Tuesday, October 28, 2014

I-594: Gun Banners stand exposed, an indictment of the initiative process?

I've been blogging about I-594 for a while.  I'm not going to rehearse the evils of that initiative. The links are on this page, in case you still need to research it.(My posts on the subject are tagged I594.)

I am still flabbergasted every time one of the statist swine supporting this dreck either denies what it clearly says ("only effects gun shows and internet sales") or that "No one will prosecute the more onerous parts" or that "Well, legislation can be tweaked after it's passed."

Maybe I shouldn't be. Maybe I'm naive. Maybe I'm stupid. I suppose that I shouldn't be after all this time. After all, they wasted no time at all, running to dance in teenaged blood last Friday.

Washington State Ballot Initiative 594 is bad law, poorly written, vague, ill-defined, and full of processes without specified authorizations or definitions. It criminalizes innocuous acts by otherwise law-abiding citizens. It stands as a primary example of what happens when amateur activists write a law...

...Unless, of course, you believe that it was written this way deliberately, to confuse and entrap the innocent and gullible. Certainly, there have been precious few examples of simple, clear and understandable laws written in Olympia, let alone Washington Dee Cee, in recent memory.

Whether one believes that all the billionaires pumping  big bucks into the I594 campaign really believe this is The Humanitarian Cause of the Decade, or are afraid for their fortunes and want the hoi polloi disarmed, or have been blackmailed into supporting tyranny, I don't really care.  I am somewhat tickled that posters have started appearing on lampposts in Seattle like this:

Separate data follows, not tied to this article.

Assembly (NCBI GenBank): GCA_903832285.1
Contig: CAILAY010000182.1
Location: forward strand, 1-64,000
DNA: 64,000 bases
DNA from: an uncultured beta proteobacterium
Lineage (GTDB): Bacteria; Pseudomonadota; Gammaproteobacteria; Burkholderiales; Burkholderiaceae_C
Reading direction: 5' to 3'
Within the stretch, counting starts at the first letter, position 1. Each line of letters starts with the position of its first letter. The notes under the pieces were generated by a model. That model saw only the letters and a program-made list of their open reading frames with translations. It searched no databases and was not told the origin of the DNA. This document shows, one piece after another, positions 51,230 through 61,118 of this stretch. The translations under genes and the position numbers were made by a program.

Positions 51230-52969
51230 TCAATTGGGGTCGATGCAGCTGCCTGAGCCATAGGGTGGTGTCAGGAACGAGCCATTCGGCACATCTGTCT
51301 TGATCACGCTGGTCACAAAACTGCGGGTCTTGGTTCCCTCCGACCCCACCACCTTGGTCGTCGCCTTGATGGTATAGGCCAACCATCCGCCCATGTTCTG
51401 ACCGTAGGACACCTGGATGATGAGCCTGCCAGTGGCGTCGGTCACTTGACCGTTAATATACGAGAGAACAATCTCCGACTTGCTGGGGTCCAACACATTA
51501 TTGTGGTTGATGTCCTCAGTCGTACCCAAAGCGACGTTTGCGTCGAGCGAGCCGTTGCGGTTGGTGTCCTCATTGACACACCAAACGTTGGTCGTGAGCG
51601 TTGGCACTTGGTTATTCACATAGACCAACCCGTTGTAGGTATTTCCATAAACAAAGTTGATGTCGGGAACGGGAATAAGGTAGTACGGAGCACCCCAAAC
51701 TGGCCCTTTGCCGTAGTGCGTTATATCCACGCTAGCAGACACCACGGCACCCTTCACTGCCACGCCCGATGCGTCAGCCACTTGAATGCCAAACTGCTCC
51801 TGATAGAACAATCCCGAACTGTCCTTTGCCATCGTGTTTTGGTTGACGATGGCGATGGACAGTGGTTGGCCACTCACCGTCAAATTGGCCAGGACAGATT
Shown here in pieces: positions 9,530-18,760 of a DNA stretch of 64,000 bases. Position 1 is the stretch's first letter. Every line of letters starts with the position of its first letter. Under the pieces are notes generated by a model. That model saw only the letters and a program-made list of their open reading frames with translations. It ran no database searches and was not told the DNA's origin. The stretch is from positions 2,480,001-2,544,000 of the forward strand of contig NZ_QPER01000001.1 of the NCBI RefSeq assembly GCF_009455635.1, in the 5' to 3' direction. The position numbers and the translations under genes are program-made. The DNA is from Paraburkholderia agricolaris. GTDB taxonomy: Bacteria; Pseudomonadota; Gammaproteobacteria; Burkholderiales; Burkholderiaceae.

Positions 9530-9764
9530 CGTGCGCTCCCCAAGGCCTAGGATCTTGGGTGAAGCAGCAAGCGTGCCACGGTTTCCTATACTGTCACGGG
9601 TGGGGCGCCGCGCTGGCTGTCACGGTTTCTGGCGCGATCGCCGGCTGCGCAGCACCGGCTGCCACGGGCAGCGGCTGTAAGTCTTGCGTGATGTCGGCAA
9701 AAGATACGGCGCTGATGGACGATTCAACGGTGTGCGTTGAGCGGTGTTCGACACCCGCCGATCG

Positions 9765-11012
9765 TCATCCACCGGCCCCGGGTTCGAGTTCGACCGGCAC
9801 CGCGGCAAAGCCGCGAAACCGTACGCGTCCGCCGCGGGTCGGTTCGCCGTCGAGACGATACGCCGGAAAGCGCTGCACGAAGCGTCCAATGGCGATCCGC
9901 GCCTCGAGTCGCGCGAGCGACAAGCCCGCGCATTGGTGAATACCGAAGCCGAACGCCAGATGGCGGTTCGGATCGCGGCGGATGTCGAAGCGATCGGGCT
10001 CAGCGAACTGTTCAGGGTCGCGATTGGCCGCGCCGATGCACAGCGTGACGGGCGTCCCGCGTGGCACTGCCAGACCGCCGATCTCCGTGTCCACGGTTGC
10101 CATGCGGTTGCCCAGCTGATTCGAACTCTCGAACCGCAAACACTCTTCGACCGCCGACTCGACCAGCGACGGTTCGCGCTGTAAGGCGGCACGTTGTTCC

So far as I can tell, I was the first to brand I594 "The 1%'s attempt to disarm us"
Washington State Ballot Initiative 591, on the other hand, is an excellant counter-example of  a well-written initiative, with a title that clearly and directly addresses what it is about, and has less than a full page of actual text.  Some argue that it is unnecessary, as the first part ("no background checks other than in accordance with a federal standard") is in place, and the second half "addresses an issue that has never happened in this state." 

The first half of 591 was written specifically with I-594 in mind. The second half was written with the post-Hurricane Katrina gun confiscations in mind, and hopefully addresses a situation no American community will ever be in again. 

But "hopefully" is no reason not to address the issue. If there should be another disaster, of any sort, the public safety structure will be over-strained dealing with it.  In normal times, "When seconds count, the police are minutes away"; if the police are dealing with dyke-building, or evacuation from a volcano or earthquake, you are responsible for your own safety and security. Leaving you unarmed, at the mercy of the Lord Humongous and his colander-wearing horde, is immoral.

The effort against I594 has been largely a grass-roots one. I hope it works.  I have seen enough failures to get the word out that I am worried. People who were thought to be fully on-board were unaware of events like sign-waving or the No on 594 rally at Westlake Plaza two weeks ago. These things have been in the local gun blogs, and on Facebook, but if someone's busy...

OTOH, a few weeks ago I had a co-worker, an avid hunter, ask me about the legal process for selling his muzzleloader. And, yes, I worked "No on 594" into the discussion, but it was hard not to work "you stupid Fudd" in there, too.
Then again, I have to say that I am also a it disappointed by how little play this is getting in the national gun- and libertarian/conservative blogosphere. Barron and Joe and Anette and Ray and I have all been blogging and posting on forums about this, and... nearly nothing.

Look, if I594 passes here, you can expect to see it where you live, if not next year, then in the next 5 years or so.

If 594 passes here, we can expect to see further "assault weapon" and "high-capacity magazine" bans here, as well. Just because the Second Amendment Foundation and  Alan Gura have been successful fighting bans on ownership and carry of handguns, does not mean the fight is over.

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